I have never seen such a pisspoor managing of a cap and proven talent in my history of being a Raps fan. Grunwald is God, not Colangelo.

  3. Says:

    Great article.

    I just came across your site and linked you on my blogroll. It would be great if you could do the same.

  4. Dan H Says:

    I take it you would be a proponent of replacing Smitch with Mussina, in hindsight, as implied in Arsenalist’s recent post?

    Delfino was never really an option to keep. He got 10 million per season in Russia. That’s equivalent to about 15 mill per season here considering taxes… Would you pay that much?

    Argh… It’s so depressing reading your columns. Are the Raps really that hopeless or would you be equally critical of most teams in the NBA?

  5. khandor Says:

    Tunez, AltRaps & Dan H,

    I just calls ’em as I sees ’em … nothing more and nothing less.

    [Hint: When a team does something right, IMO … that’s exactly what I try my best to illustrate. It’s when they do a series of discombobulating moves, over an extended number of years, that it can get downright depressing for their supporters who have poured their heart & soul into that franchise with no championships along the way to sustain their passion for the game at the pro level.]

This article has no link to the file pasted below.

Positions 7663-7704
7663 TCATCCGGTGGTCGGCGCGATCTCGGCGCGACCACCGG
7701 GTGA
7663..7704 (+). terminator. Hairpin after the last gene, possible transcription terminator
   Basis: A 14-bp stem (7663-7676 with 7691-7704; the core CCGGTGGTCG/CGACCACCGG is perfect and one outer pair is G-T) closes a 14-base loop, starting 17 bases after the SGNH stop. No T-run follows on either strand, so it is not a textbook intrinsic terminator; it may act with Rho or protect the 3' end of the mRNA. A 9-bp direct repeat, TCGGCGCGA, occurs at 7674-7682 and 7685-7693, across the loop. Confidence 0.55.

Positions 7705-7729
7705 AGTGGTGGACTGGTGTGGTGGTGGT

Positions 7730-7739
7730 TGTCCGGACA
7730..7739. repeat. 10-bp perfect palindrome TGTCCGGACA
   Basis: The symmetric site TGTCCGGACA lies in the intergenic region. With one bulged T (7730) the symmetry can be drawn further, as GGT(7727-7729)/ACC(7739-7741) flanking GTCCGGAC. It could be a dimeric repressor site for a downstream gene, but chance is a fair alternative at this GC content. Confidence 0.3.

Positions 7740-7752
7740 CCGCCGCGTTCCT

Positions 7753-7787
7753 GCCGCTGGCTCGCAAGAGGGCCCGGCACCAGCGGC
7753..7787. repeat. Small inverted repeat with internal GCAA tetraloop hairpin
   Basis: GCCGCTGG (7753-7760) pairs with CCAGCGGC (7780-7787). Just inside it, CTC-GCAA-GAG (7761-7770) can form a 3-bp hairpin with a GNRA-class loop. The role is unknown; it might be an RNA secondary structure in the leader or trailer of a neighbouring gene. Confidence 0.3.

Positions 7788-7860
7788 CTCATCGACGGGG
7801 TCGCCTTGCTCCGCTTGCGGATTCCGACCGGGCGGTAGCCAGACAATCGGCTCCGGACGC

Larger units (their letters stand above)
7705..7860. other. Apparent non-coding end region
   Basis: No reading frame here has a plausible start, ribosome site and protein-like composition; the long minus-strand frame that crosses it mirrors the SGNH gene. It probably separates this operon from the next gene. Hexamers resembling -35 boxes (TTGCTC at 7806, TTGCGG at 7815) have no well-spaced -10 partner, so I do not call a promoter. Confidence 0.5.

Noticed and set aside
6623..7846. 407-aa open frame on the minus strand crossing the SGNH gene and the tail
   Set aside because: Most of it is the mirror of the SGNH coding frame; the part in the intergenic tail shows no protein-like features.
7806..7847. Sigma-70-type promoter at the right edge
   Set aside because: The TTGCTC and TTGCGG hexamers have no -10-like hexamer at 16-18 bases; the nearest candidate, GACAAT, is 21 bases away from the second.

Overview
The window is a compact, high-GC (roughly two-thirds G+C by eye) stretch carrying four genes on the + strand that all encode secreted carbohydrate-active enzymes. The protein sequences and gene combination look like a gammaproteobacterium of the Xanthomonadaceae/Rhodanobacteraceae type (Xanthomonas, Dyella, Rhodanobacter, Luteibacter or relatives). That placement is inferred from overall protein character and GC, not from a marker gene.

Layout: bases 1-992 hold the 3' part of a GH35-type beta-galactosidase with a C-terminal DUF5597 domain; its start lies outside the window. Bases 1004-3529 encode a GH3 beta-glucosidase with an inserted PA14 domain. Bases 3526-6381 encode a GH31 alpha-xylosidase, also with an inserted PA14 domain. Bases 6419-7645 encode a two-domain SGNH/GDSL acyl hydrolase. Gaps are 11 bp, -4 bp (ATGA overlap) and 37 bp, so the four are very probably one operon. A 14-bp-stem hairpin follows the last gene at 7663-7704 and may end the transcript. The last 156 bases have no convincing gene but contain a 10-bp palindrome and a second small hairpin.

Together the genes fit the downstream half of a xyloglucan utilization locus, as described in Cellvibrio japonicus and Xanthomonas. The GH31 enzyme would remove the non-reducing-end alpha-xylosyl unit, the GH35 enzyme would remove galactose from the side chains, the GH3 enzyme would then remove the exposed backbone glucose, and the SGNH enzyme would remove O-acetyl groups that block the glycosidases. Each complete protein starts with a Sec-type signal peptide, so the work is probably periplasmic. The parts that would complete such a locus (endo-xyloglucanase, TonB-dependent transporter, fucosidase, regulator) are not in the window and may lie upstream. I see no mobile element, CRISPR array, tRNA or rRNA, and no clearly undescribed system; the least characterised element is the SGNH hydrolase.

IMO the building blocks have been there, in Toronto, since the 1999-2000 season to create a model franchise in the NBA … not to mention in the NHL, as well.

    Unfortunately … it was soon after that that MLSE assumed full control of both the Maple Leafs and the Raptors … and it’s been a series of ‘Lost Opportunities’ in the intervening years, IMO.

    Hopefully the Leadership of MLSE can turn it around this time … although I still do not see the road signs of this happening in the immediate future.


    Thanks for your comment and welcome aboard!

    Your site looks very promising. 🙂

  6. khandor Says:

    Dan H,

    No … I would not be a proponent of replacing Sam Mitchell with Ettore Messina.

  7. fluxland Says:

    I wonder if that was a typo or was his implying Ettore was a Mussolini type coach?

  8. Dan H Says:

    Typo – I’m not nearly so clever as that 😉

  9. fluxland Says:

    LOL.. yeah I was leaning on typo. Just wondered. Thanks, Mr.H!

  10. Raps Fan Says:

    jus as i was starting to forget this summers movements, you had to go and point them out again. the glass is not half full for me anymore.